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 Post subject: Buy a Quality Bench Vise
PostPosted: May 6, 2018, 7:42 pm 
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Joined: October 24, 2008, 2:13 pm
Posts: 3869
Location: Carlsbad, California, USA
I didn't understand the value of a good vise, or know how to identify one, when I started my build. Your vise will be used over and over and over again. If you have a cheap one (as I still do), you will be constantly paying for that "bargain" in terms of time spent making up for it's shortcomings.

Truth be told, I didn't have the budget to buy a good vise when I started. And, you shouldn't delay your project significantly if you don't funds for a quality vise either. However, if you do have the option, get a quality vise. You'll thank yourself many times later on.

Here are the problems you can expect with a cheap one like my Harbor Freight example.

1) Poor casting quality with basic machining of important surfaces not acceptable:
File comment: Note the horrible mismatch of the basic casting of the movable jaw (foreground) with respect to the fixed jaw. I have detached the replaceable jaws to make this more apparent.
Vise #1.JPG
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2) Unacceptably soft vise materials:
In the photo above, you'll see the built-in anvil as you look back towards the yellow towel dispenser. The basic castings on this vise are a soft cast iron. When you hammer on a piece lying on the anvil, it very often causes an indentation. It's surface is not hardened in any manner.

3) Most of the parts are out of square and uneven with each other. That's a big issue in practice.
In the photo below you can see where I needed to shim the removable jaws to get them even close to level (and square) with the removable jaw on the opposite side. It's still not right now, just better than when purchased. There are several shims on both sides of the vise jaws. The removable jaws themselves are poorly machined, and not flat and square themselves.
File comment: Shimmed removable jaws. There are limits to what you can correct if the basic machining of the base is poor.
Vise #2.JPG
Vise #2.JPG [ 96.05 KiB | Viewed 1031 times ]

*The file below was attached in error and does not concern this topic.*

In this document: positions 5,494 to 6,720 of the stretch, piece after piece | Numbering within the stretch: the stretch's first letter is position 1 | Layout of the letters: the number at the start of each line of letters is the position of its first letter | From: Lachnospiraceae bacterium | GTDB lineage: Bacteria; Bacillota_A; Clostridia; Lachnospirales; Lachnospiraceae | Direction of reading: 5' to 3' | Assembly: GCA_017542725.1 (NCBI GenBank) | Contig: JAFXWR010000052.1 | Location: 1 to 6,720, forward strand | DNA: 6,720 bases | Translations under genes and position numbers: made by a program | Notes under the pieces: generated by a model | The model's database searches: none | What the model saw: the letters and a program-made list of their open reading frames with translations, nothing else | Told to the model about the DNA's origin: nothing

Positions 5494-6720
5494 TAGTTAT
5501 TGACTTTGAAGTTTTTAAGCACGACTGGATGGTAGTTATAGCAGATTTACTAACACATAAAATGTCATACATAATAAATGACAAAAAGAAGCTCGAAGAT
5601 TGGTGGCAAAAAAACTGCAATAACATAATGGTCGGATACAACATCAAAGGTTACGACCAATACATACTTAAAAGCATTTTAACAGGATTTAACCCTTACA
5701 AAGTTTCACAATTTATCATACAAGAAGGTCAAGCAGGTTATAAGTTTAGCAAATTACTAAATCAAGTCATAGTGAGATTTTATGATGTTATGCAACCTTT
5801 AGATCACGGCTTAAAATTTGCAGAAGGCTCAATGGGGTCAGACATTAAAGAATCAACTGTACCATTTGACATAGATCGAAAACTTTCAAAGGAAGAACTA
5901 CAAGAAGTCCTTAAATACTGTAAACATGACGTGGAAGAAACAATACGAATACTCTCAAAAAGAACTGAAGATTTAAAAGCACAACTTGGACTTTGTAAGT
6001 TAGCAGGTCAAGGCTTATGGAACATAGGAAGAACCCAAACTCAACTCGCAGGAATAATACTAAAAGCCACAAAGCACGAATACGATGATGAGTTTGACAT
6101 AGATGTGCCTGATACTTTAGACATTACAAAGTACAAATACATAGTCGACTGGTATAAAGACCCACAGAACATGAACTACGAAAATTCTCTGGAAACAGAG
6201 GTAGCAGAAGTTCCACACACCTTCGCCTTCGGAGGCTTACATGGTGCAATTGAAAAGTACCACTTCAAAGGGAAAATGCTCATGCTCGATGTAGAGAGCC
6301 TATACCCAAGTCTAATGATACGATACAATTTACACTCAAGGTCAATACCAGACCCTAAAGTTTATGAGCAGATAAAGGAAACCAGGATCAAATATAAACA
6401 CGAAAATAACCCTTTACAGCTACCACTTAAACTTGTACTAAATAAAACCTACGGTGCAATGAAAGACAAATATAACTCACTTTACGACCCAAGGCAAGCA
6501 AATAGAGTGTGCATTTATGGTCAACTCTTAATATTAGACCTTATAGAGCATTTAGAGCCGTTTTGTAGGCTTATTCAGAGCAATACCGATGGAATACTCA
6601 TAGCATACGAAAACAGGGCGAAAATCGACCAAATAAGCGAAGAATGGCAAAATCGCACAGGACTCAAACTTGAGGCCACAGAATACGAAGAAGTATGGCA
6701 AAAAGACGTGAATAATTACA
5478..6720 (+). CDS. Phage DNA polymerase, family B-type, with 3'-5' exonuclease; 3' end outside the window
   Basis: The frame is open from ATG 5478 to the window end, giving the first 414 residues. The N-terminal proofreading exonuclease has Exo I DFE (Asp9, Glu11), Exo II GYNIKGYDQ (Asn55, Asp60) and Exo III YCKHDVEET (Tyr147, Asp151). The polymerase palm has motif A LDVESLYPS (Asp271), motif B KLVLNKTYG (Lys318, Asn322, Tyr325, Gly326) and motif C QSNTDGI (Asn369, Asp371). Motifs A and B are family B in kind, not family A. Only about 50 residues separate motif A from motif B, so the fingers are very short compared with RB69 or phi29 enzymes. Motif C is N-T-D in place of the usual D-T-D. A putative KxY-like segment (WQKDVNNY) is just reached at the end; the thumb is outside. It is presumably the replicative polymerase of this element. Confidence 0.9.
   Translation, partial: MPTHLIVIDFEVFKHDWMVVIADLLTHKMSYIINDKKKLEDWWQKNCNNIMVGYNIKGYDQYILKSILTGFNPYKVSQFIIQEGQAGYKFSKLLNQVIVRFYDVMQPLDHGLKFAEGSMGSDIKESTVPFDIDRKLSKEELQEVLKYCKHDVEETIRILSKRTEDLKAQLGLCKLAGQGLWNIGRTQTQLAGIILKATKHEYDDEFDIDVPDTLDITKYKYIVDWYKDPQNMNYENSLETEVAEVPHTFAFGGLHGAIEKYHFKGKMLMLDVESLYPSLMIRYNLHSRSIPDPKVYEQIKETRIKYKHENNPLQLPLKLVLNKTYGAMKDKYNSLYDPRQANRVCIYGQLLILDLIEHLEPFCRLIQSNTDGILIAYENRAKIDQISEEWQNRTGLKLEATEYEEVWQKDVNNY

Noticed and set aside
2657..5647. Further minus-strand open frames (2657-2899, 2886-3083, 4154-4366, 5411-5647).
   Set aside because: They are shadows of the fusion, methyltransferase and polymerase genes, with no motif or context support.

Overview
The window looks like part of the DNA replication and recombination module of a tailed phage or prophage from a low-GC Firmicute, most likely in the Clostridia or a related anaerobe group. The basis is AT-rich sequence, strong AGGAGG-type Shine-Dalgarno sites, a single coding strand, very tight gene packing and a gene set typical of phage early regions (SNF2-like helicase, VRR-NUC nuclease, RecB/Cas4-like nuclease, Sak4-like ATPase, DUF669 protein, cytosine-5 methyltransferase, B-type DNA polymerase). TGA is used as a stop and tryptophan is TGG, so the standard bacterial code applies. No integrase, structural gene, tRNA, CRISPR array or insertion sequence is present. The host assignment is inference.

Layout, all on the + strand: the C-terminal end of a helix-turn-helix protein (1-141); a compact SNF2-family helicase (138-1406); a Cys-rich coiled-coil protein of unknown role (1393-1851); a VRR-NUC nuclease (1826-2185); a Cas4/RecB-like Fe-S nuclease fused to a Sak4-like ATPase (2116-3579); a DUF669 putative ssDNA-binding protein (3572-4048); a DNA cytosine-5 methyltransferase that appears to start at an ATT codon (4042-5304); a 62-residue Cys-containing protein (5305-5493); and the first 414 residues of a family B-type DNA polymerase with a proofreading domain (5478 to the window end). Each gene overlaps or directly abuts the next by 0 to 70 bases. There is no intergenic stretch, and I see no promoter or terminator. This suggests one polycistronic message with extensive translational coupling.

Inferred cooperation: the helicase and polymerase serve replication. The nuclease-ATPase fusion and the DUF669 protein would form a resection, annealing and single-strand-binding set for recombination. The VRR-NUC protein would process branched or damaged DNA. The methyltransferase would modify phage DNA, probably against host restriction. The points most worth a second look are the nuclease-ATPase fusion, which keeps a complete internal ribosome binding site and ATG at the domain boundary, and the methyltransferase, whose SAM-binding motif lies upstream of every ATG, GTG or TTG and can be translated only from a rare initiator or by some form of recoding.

Here is a specific example of the problems that causes, where I'm using a vise accessory, a small bending brake, meant for a vise. My out of level, out of square jaws causes me to shim the accessory to get the two halves to line up correctly. They are not as "solid" as they should be because of that.
File comment: Bending brake for a vise.
DSC04264.JPG [ 143.82 KiB | Viewed 1031 times ]

File comment: Shimmed because the vise jaws are out of level and out of square.
DSC04266.JPG [ 137.7 KiB | Viewed 1031 times ]

In the photo above, also notice the poor quality and definition of the pipe jaws cast as a basic part of the two halves (movable and fixed). They are not really usable, and certainly not very secure when holding round objects.

4) Poor machining and fit-up means sloppy operations:
In this photo you can see the bottom surface of the slide (the movable part of the vise) has a barely acceptable ground finish to it. It should be very flat and uniform without a lot of divots and grinding/machining marks on the machined surfaces. Operation of the lead screw (the big screw that moves the vise jaw) should be smooth and uniform. There will be a little free play in the slide as you try to move it in and out by hand, but not much. If there's a lot of play, it's a poorly machined lead screw and that's not good.
File comment: Poor surface grinding/machining on the slide. Notice the many divots on the top right side and many nicks in the poorly machined surface.
Vise #3.JPG
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That slide should itself ride on a flat, smooth surface. In the photo below, you can see the slide runs on an unmachined, bumpy, cast iron surface. That makes it hard to operate, but more importantly, allows the slide to move around easily when you're clamping work into the vise jaws. This makes uniform clamping hard to achieve. In addition, when the vise jaws are not square, the slide will be forced to move to compensate under high clamping forces.
File comment: Uneven surface for slide to move on and poor casting quality.
Vise #4.JPG
Vise #4.JPG [ 158.12 KiB | Viewed 1031 times ]

With a lot of fiddling and shimming, I have the vise in decent operating shape, but not what it really should be. Had I purchased a quality vise, the above problems would not have occurred. Here's what it looks like now: